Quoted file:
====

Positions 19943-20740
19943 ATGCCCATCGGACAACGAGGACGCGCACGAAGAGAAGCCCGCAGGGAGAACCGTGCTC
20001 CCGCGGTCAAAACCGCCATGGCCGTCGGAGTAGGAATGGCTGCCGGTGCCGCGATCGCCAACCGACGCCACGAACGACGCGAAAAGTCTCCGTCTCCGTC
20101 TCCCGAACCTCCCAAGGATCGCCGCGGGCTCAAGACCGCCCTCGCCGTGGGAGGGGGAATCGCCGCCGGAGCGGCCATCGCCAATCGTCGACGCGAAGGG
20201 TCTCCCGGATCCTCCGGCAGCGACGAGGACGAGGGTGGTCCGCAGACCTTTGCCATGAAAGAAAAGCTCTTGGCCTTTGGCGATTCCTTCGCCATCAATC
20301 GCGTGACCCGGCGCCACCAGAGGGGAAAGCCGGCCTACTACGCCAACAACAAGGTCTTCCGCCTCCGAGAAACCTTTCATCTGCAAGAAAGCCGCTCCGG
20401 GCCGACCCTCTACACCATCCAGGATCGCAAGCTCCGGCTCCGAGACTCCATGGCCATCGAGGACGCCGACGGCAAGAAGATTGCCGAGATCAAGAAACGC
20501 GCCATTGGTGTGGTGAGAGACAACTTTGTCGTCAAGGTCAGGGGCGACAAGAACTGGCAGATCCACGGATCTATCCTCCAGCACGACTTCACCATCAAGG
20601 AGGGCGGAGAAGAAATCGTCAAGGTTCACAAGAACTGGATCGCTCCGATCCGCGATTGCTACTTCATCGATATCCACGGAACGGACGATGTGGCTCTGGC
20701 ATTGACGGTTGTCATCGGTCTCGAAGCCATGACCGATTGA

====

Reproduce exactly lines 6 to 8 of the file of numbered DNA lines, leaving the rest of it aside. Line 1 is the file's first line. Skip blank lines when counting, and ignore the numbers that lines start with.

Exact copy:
20301 GCGTGACCCGGCGCCACCAGAGGGGAAAGCCGGCCTACTACGCCAACAACAAGGTCTTCCGCCTCCGAGAAACCTTTCATCTGCAAGAAAGCCGCTCCGG
20401 GCCGACCCTCTACACCATCCAGGATCGCAAGCTCCGGCTCCGAGACTCCATGGCCATCGAGGACGCCGACGGCAAGAAGATTGCCGAGATCAAGAAACGC
20501 GCCATTGGTGTGGTGAGAGACAACTTTGTCGTCAAGGTCAGGGGCGACAAGAACTGGCAGATCCACGGATCTATCCTCCAGCACGACTTCACCATCAAGG